An editorial in the Organiser slams the Congress for stalling the Parliament. It applauds the prime minister, who “set the tone” for “a fruitful legislative session”, as “positive vibes” were felt regarding “critical bills like the GST”. However, the court order in the National Herald case, in which “two top leaders of the grand old party” were summoned, ensured that “Parliament returns to the usual storm”. It notes that the Congress’s response to the order damaged “the democratic process in three major ways”.
By “putting dynastic interests above legislative business”, it spoilt the “soul of democracy” as “stalling the parliamentary process just to make an alleged criminal act into a heroic one is against the spirit of democracy”. Second, it’s “also questioning the credibility and independence of our judicial system and investigative agencies”. Most importantly, the “Congress is scoring a self-goal”, says the editorial, adding that the counter-allegations levelled by the Congress are neither justifiable nor convincing. Instead, these strengthen the suspicion that the “probity of the legendary national political party is under [the] scanner”, as observed by the honourable high court.
After its worst-ever debacle in Lok Sabha elections, the Congress should rebuild the party with an inclusive organisational structure. Instead, it is giving the impression that the Gandhi dynasty is more important than democracy.
An article in Panchajanya, called “Islamic State: An Opportunity”, says that great policymakers are those who “convert a challenge into an opportunity”. The IS phenomenon offers an opportunity to both Muslims and non-Muslims, especially those Muslims who have not “completely surrendered their intellect and thoughtfulness to religious formulas”. By reviewing the IS, they can begin the long-awaited task Christianity had undertaken 400 years ago. Noting that Christianity revived after the Reformation, the article says the IS has “shown a mirror to all Muslims who had a confused perspective on Islam”. While several Muslim intellectuals have been saying that the acts of outfits like al-Qaeda, the Taliban, etc do not represent “true Islam”, they have also forwarded a “political defence” of such outfits. The IS has now “issued a notice to end these double standards”. The article argues that Muslims must be told that their “narrow-minded ideology has made them backward and a victim of conflict”.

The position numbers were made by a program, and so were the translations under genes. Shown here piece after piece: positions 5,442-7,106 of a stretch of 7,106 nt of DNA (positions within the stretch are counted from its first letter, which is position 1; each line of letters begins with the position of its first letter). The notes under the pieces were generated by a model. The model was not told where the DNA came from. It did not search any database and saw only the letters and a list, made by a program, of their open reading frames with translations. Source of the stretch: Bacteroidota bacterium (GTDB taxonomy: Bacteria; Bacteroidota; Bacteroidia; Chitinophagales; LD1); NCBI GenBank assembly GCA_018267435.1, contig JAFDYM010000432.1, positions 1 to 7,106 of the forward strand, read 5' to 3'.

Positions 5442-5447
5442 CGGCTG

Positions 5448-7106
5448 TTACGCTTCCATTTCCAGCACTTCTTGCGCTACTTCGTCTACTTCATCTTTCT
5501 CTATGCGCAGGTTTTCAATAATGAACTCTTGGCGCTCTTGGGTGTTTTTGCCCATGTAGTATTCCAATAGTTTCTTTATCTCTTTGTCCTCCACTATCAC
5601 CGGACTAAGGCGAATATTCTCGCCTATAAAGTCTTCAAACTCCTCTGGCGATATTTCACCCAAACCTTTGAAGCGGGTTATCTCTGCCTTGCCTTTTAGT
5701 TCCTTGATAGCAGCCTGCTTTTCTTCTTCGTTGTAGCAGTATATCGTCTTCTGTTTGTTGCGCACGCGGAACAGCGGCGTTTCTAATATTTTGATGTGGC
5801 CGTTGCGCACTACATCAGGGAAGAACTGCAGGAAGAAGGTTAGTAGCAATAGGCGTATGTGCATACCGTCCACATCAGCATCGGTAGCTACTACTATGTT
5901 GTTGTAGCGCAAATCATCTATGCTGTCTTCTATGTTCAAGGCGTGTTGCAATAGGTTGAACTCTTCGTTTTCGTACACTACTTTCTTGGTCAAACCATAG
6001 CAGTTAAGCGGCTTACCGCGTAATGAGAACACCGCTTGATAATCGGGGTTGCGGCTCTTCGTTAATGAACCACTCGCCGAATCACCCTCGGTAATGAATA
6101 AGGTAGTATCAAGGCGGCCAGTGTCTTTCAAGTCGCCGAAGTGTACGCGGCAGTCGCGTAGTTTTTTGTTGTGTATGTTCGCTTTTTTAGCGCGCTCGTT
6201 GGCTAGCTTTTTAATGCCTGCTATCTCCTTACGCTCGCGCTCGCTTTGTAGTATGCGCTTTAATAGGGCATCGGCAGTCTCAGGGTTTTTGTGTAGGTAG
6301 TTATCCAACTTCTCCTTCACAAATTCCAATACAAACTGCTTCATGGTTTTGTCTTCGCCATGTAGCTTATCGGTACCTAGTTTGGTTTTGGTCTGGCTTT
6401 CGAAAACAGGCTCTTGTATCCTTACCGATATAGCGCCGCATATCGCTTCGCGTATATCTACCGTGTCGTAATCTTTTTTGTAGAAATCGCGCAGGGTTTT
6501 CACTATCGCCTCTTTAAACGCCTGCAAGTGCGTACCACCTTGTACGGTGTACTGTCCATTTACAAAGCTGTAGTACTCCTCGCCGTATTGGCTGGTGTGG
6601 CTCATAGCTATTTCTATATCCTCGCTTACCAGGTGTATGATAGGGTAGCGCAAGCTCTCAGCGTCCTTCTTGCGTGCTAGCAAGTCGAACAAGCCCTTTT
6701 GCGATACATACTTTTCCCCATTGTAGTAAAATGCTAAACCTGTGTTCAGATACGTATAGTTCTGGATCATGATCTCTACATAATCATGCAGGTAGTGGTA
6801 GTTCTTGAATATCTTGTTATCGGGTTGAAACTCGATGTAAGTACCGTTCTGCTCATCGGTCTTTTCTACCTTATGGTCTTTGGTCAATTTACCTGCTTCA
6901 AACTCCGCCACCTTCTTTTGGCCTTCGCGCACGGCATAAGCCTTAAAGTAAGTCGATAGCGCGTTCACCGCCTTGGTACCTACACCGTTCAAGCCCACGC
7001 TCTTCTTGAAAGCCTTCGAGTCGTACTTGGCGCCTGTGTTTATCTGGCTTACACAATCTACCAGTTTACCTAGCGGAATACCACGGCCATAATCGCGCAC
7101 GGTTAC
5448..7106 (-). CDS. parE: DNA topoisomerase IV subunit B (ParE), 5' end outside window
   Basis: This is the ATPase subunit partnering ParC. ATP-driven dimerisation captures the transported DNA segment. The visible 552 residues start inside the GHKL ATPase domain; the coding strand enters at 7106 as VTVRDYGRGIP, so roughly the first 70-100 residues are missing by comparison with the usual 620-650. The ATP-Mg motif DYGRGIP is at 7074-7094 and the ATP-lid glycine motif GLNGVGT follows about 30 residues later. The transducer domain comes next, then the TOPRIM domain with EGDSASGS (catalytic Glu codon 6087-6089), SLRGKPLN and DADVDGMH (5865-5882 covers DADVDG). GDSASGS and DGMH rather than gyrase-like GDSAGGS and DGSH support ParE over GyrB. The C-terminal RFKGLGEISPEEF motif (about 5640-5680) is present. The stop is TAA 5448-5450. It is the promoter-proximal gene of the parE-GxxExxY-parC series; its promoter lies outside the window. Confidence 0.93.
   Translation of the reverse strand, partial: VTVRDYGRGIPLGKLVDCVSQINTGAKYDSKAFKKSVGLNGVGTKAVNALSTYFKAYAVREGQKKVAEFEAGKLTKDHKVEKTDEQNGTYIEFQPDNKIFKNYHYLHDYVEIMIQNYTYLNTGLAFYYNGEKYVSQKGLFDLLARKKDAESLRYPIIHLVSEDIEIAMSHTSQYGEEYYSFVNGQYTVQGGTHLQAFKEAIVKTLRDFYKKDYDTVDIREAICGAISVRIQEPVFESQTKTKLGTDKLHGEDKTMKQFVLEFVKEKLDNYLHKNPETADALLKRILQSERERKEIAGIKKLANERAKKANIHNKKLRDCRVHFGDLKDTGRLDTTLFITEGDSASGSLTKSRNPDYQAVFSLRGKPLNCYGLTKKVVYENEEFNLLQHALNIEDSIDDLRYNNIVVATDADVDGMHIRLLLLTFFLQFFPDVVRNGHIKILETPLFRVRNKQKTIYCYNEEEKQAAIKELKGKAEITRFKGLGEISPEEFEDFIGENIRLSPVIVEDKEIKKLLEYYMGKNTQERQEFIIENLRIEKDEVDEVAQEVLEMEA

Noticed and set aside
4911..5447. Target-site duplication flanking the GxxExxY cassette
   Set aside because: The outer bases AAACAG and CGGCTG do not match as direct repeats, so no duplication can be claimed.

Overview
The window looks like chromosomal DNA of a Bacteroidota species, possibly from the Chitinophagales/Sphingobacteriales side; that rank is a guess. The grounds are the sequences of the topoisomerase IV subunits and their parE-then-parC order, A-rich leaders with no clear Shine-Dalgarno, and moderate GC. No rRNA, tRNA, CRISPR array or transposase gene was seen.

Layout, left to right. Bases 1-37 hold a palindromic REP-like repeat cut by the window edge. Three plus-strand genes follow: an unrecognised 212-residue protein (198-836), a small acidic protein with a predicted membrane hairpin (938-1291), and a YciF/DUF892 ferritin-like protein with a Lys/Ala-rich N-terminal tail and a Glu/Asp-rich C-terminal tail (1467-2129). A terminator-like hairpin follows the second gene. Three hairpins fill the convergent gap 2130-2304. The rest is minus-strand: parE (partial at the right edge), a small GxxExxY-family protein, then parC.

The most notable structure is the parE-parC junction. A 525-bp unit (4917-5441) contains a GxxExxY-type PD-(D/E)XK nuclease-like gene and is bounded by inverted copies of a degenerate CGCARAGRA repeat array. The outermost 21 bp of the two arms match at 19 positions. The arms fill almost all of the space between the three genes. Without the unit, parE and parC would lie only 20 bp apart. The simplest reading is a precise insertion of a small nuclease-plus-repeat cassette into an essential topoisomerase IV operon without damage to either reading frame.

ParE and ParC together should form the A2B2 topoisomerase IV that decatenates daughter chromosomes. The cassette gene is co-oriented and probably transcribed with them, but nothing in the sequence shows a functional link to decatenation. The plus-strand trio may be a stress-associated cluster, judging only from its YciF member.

A New Script
A report in the Organiser says that when the country was debating non-issues like intolerance and “award wapsi”, thousands of Muslim women gathered in Ajmer to script of change. Assembling under the banner of the Muslim Rashtriya Manch (MRM), an RSS-supported organisation, they deliberated several issues affecting Muslim women, including literacy, healthcare, employment and equality. It was the first national convention of the MRM, as the speakers spread the “message of ‘hubbul vatani’ (patriotism) and mutual love and understanding”. Addressing the gathering, RSS leader Indresh Kumar “posed certain fundamental questions to them” as he asked, “What is the religion of the sun and the moon?”
Kumar emphasised the “need for small families” and said that some “politicians advocate for larger families and oppose family-planning measures for their vote-bank politics”. The gathering also passed resolutions on intolerance and terrorism. “The conference vowed to frustrate the designs of those who smell intolerance in the air”, the report said, adding that “those who defame our nation are not true Hindustanis and not even true Muslims”.
(Compiled by Ashutosh Bhardwaj)